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Stratification of Workers in Harvester Ant Nests (Hymenoptera: Formicidae)
William P. MacKay
Journal of the Kansas Entomological Society
Vol. 56, No. 4 (Oct., 1983), pp. 538-542
Published by: Kansas (Central States) Entomological Society
Stable URL: http://www.jstor.org/stable/25084457
Page Count: 5
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Rates of oxygen consumption, dry weights, fat contents, and ages of workers from various levels in nests of three species of harvester ants (Pogonomyrmex montanus, P. subnitidus and P. rugosus) from southern California, USA, are compared. The results demonstrate that the workers are vertically stratified within the nests: The youngest individuals and those with highest dry weights, highest fat contents and lowest respiratory rates are found in the bottom of the nests. Foragers and ants in the upper nest levels have highest mortality rates and low levels of fat content. This is consistent with the hypothesis that the exterior workers are drained of most usable energy and consist of a population of low-cost workers which live only a short time. This is apparently an energy-saving adaptation for the ant nest.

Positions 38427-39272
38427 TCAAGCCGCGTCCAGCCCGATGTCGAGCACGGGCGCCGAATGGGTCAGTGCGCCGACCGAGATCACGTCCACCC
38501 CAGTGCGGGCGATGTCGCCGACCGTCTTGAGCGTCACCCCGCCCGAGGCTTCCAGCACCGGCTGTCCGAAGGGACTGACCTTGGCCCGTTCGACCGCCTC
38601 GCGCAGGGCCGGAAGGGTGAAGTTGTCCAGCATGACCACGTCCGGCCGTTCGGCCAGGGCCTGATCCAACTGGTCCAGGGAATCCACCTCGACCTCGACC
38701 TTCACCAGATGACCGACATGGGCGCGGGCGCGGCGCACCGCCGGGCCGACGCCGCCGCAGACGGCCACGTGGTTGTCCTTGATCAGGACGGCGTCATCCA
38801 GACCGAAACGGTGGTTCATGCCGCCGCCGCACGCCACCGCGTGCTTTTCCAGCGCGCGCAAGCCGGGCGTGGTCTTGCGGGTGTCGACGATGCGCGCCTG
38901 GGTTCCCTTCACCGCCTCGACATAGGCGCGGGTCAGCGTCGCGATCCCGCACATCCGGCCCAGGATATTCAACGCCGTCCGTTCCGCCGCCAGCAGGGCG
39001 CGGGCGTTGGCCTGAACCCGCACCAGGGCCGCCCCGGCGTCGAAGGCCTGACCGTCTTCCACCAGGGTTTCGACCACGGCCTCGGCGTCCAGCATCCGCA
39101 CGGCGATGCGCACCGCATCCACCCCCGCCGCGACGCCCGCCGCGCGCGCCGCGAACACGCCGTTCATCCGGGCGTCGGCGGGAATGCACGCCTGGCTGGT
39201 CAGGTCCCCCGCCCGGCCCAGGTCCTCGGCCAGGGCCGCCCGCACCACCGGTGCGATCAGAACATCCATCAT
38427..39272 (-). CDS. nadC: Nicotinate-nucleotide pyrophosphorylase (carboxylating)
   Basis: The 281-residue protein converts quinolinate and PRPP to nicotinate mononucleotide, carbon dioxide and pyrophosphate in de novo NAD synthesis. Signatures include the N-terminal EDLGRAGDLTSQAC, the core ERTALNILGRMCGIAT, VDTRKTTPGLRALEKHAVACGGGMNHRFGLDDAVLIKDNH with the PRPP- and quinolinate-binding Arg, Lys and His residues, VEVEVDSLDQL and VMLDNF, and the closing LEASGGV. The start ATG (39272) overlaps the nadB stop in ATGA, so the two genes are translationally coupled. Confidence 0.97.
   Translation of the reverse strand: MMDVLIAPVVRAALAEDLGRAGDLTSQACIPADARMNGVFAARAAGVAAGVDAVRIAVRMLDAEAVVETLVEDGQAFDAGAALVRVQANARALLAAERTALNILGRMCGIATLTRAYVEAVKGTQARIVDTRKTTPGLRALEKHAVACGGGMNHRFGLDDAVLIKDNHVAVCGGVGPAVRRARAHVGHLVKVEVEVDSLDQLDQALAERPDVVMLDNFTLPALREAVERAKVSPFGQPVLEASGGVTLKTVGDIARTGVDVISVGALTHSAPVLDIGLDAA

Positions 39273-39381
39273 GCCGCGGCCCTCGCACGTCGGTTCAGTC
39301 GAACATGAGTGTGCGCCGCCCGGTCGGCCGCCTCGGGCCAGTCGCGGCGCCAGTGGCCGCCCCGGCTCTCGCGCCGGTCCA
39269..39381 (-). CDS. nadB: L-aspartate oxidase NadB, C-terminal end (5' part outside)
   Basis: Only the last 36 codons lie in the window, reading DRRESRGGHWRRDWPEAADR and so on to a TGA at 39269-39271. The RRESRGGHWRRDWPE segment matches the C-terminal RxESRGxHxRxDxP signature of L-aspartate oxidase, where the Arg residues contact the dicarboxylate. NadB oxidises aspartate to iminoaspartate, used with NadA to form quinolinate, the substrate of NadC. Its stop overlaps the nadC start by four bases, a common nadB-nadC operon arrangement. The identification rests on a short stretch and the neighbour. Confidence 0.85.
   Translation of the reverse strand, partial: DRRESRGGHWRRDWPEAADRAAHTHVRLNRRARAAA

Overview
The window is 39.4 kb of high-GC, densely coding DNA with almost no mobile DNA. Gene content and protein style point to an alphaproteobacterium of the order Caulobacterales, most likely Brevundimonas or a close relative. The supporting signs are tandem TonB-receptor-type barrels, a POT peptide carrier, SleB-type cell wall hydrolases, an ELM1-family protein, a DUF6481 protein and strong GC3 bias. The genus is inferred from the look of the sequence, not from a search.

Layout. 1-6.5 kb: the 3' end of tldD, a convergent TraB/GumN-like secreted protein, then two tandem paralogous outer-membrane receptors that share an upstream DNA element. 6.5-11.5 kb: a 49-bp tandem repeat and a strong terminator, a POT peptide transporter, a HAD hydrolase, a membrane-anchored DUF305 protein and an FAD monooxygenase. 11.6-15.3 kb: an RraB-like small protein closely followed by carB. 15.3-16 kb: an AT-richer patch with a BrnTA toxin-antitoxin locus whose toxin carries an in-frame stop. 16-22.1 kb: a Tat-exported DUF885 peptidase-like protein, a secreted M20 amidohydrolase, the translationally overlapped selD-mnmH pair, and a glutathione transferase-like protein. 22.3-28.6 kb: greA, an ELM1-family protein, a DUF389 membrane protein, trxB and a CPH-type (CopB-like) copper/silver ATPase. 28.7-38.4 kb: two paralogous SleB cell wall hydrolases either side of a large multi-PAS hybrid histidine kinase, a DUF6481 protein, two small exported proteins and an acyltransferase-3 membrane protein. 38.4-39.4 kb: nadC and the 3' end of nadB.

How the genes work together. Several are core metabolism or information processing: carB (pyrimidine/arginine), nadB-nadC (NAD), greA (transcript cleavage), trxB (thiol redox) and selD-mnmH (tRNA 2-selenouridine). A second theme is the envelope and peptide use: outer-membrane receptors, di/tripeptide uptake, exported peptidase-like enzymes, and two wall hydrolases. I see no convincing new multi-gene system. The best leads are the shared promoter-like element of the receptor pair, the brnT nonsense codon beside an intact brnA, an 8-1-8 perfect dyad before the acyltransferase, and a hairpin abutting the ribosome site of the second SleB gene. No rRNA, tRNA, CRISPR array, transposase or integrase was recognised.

Journal of the Kansas Entomological Society © 1983 Kansas (Central States) Entomological Society